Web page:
He’s made westerns before: at the start of his career he played a villain opposite John Wayne in True Grit; then 20 years later gave what he feels is his best performance, as the Texas ranger Gus McCrae in the eight- hour TV movie Lonesome Dove. “I could have retired after that movie. He was an interesting, special kind of guy and I knew I’d done a complete job. Although it wasn’t as good as The Godfather, the impact for me was the same. Augustus McRae was my Hamlet.”

Like a lot of people who always seemed older than their years, at retirement age Duvall is looking in very good shape. His face, which might have been carved out of granite, still has the old glint in the eyes (it’s the killer weapon in his performances) and, in dark trousers and a crisp blue shirt, he’s looking lean and healthy. The only thing that gives his age away is a slowness in his walk and the fact that he seems a little deaf.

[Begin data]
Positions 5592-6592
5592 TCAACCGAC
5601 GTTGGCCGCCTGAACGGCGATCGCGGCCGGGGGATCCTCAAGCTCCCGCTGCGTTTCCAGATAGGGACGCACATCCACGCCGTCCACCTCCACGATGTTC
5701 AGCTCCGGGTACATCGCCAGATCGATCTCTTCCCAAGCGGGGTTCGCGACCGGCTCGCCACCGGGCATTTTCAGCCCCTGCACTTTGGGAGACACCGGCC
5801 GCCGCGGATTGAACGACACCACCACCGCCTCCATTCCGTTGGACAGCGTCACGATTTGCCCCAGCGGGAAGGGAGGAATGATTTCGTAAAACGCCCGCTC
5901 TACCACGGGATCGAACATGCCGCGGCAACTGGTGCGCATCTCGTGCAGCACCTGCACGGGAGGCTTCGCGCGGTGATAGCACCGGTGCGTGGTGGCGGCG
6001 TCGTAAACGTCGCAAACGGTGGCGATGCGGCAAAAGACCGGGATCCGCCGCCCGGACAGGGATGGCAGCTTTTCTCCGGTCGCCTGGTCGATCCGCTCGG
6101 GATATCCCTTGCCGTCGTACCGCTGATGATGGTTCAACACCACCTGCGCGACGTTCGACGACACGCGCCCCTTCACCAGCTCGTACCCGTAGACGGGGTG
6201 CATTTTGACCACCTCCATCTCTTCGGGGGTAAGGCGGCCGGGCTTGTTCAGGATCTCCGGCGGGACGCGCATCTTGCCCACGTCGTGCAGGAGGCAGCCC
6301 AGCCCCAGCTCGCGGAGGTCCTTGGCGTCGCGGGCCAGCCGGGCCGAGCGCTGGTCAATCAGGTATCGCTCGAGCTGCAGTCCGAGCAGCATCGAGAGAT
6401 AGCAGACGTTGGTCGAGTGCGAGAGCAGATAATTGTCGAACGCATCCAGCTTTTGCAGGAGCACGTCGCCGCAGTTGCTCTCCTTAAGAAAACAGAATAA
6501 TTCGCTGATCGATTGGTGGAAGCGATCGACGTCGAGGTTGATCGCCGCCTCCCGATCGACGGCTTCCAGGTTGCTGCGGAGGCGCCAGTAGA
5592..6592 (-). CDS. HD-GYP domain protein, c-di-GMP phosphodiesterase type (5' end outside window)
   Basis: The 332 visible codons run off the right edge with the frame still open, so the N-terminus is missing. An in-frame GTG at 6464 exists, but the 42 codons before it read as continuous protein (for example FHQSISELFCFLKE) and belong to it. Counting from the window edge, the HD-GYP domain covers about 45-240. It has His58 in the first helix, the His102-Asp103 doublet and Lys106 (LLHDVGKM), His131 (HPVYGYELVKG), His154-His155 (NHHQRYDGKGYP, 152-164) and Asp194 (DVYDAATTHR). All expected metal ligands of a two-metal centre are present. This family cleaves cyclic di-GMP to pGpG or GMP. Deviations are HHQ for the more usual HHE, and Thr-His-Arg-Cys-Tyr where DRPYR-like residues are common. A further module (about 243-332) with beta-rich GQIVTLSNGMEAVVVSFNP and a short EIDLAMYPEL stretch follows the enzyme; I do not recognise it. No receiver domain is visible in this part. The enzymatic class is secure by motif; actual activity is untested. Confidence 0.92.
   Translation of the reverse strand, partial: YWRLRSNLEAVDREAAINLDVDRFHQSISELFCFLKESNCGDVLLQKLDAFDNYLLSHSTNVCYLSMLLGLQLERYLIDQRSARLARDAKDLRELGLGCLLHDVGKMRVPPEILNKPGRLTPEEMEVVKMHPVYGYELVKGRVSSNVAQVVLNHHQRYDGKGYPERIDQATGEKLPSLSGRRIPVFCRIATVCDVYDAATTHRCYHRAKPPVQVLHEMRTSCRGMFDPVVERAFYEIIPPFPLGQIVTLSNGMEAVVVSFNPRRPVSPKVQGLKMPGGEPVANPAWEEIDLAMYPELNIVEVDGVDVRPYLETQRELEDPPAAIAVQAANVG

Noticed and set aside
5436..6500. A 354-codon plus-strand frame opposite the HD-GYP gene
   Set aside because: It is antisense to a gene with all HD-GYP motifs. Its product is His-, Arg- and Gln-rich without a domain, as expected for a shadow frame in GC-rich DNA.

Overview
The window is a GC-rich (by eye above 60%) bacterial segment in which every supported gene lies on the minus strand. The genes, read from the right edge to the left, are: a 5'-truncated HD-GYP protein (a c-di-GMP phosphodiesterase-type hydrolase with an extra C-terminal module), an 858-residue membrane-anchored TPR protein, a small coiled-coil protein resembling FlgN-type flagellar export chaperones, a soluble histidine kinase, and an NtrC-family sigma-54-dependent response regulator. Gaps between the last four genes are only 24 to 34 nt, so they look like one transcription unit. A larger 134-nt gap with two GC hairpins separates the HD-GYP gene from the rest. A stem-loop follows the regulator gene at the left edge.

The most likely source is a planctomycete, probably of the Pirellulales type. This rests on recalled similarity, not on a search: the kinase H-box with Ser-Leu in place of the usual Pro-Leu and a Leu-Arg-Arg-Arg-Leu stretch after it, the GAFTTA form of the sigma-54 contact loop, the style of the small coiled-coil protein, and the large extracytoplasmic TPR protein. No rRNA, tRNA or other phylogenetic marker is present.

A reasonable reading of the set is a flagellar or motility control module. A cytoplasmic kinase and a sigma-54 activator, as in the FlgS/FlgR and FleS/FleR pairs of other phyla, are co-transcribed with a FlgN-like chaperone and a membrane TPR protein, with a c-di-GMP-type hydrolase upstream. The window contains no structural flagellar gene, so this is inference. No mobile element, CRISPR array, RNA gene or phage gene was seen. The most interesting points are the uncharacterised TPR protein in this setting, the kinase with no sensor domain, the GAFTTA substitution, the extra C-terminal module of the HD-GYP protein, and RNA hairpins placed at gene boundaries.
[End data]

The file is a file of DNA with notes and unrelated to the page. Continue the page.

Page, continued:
Unlike a lot of Hollywood stars, Duvall has arrived in Italy without a minder or assistant in sight; just him and Pedraza, a strikingly attractive and self-possessed Argentine, many years younger than he.

At one point he refers to his father as “a military man and a gentleman”, and Duvall, a des- cendent of Robert E Lee who also served briefly in the army in the 1950s, is clearly cut from the same cloth: soft-spoken, cultured, and incredibly civil.

It was after his own army service that Duvall went to New York to study drama. Not uncommonly, his early years were a struggle of constant auditions and menial jobs, living hand to mouth. But it was also a bonding experience with his fellow actors.

“I remember when Hoffman was sleeping on Hackman’s floor. Hackman introduced me to Dennis Hopper and we all rented an apartment: my brother, me, Hopper and two other actors. And we would visit Hackman on the weekends. His wife would cook and then we’d lay down and take a nap.

“They were good days. Now I never see those guys. In England everything is close; in America there are 3,000 miles in between. Hackman lives in Santa Fe, I live in Virginia, Hoffman has about 65 houses he lives in all over the world. But back then we had great times together. They were good guys, talented guys. And when we do see each other we pick up right where we left off.”